Spatially Enabled Food

Some people might have seen the flurry of tweets last week about food and food miles from Joe, David, Tom, Nick and myself.  Where your food comes from is a location based question, and it’s one I couldn’t find an existing solution for from a quick search that answers all my questions.

Tom and I actually started talking about this back in late 2011 at the SSSI Conference in Wellington, New Zealand.  We had left the conference one evening and went for a wander up Mt Victoria, and on the way down stumbled across a restaurant called Ambeli.  This was – and still is to this day – one of the best dining experiences I’ve ever had, and we went back the next night to try the degustation dinner.  On the second night, we spent a lot of time talking to the owner, Shae Moleta, about where his produce came from.  Shae knew every (local) producer by name, knew where the (local) farms were and even knew what type of soil the grapes in our (local) wine grew on.  Given we were in Wellington for a location conference, we suggested – a lot of times that night – that he should be keynoting location conferences with this information!

Now, flash forward to last month.  We have a couple of innocuous fruit bowls in the office, which we were filling up with fruit from the local supermarket (although, this morning I filled one up with chocolate eggs).  We started to wonder if there were alternative methods of sourcing our fruit, so we started some investigations.  A lot of this has been percolating away in my head since we saw Shae at the Ambeli.

Firstly, I tried contacting some local farms – by going through their web sites – to see if we could go direct to the farmer.  We knew there would be limitations on what you could get by going down this route, but none of the ones we contacted responded, except for one that explained it wasn’t worth their time to deliver to Leederville (we are 3km from the central business district of Perth).  After that dead end, we went with a fruit delivery service that plainly advertised they only deliver Western Australian fruit.  We thought, given some of the fruit producing regions in Western Australia, we’d get a reasonable range of fruit.  In the second delivery, we had kiwifruit from Italy in the delivery.  So we cancelled it immediately, despite protests from the company that this is how the locally grown industry “works”.  Calls to other similar suppliers still couldn’t get us a guarantee that they would not include imported fruit from overseas.  So we’re back to square one at buying Californian oranges from the local supermarket.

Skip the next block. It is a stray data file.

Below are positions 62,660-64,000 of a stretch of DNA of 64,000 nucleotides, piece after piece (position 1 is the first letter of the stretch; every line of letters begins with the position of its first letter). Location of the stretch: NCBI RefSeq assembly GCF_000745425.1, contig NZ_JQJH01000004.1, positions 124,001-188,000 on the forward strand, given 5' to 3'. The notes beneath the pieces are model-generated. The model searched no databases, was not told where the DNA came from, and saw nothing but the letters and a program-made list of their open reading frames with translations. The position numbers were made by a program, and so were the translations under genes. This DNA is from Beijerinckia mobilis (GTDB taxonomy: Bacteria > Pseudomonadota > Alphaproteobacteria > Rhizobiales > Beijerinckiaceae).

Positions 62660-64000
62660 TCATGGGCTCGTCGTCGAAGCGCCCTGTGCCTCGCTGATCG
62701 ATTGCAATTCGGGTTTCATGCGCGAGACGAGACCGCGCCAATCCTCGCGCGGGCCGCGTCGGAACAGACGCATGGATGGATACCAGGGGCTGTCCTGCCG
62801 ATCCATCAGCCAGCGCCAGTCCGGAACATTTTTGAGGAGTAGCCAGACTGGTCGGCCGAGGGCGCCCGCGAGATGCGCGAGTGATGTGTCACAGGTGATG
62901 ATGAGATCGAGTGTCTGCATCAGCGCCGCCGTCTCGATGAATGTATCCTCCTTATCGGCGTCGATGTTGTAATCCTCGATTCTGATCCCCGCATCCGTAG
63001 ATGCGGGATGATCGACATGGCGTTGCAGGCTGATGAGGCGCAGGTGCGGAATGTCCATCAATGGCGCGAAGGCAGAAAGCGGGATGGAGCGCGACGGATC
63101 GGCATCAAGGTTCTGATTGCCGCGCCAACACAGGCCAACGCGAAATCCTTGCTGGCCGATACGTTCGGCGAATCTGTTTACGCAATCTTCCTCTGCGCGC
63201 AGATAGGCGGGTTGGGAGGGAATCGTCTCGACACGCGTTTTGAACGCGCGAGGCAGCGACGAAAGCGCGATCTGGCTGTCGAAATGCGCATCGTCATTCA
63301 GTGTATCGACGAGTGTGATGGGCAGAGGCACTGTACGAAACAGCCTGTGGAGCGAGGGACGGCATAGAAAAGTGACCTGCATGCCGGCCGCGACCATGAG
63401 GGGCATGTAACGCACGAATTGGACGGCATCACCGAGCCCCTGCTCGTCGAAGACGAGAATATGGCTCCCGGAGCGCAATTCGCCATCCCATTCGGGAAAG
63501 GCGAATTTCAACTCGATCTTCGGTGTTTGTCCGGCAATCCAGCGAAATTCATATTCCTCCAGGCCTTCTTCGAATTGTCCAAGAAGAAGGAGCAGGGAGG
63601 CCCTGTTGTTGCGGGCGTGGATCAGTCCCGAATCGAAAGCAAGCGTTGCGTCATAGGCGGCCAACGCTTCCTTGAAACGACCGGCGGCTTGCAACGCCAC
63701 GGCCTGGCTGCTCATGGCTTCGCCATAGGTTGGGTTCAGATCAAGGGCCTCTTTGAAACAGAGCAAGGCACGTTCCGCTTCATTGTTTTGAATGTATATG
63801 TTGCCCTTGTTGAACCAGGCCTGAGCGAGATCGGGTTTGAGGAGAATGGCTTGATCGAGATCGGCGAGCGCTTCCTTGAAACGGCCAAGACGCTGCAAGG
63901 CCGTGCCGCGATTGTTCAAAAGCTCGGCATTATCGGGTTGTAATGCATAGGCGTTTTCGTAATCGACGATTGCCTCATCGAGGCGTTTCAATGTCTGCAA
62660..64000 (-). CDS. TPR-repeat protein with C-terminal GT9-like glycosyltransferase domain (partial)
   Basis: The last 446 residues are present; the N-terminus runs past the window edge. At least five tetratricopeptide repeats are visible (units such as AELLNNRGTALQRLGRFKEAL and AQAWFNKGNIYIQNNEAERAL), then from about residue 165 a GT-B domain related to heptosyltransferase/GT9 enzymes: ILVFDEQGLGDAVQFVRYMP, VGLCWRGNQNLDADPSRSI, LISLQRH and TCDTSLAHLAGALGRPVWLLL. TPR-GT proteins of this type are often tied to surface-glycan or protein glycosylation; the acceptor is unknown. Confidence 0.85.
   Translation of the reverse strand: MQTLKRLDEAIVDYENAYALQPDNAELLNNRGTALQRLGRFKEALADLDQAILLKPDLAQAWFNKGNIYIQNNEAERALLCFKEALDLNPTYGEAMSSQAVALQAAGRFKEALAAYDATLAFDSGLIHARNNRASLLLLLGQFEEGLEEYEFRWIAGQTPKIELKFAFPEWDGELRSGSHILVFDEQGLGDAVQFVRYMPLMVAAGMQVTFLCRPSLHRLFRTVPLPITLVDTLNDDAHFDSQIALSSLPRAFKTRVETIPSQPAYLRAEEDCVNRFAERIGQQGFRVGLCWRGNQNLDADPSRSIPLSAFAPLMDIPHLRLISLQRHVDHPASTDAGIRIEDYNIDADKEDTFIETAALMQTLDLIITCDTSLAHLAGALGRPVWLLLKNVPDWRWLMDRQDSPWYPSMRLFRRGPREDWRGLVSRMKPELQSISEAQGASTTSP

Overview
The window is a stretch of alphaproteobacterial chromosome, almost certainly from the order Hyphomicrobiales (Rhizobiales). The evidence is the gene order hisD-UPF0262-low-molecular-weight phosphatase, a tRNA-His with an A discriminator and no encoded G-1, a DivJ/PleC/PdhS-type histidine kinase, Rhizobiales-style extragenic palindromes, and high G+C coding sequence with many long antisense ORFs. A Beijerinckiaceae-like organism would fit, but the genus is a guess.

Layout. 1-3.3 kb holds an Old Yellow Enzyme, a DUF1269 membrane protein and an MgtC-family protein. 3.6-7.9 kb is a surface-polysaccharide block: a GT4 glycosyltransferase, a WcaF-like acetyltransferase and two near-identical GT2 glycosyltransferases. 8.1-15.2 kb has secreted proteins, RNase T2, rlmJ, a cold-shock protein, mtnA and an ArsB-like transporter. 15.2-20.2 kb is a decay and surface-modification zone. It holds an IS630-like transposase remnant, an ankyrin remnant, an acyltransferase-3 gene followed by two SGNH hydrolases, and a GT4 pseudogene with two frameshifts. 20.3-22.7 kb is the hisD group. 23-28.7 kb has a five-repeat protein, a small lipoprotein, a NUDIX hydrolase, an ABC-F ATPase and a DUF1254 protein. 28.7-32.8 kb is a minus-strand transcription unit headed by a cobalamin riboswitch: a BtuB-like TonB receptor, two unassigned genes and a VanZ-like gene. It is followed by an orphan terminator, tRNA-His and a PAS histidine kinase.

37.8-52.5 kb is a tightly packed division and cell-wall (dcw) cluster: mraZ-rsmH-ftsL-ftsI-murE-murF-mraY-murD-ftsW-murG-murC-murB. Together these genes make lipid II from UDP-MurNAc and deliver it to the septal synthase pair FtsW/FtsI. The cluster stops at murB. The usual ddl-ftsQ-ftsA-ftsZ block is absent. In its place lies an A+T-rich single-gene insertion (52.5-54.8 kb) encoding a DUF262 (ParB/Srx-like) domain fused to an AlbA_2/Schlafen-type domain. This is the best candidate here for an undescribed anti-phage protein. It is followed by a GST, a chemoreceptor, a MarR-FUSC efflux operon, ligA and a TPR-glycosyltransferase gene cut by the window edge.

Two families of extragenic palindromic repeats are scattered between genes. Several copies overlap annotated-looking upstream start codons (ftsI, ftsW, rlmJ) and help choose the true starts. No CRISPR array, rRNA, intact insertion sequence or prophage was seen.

That Californian orange travelled pretty close to 20,000km to get to our local supermarket.

There are some calculators out there for entering countries and calculating food miles, and there’s even an open food movement out there.  But what I want to be able to do is to not only work out where my food came from, but was it worth it? Was it more resource efficient to grow that orange in California, then ship it to Perth, than it was to try to grow oranges here in Western Australia?

Spatial industry, give me a solution!

If you have solutions, or are interested in helping create them, then leave details in the comments in this blog post, hit me up on Twitter or drop me an email.


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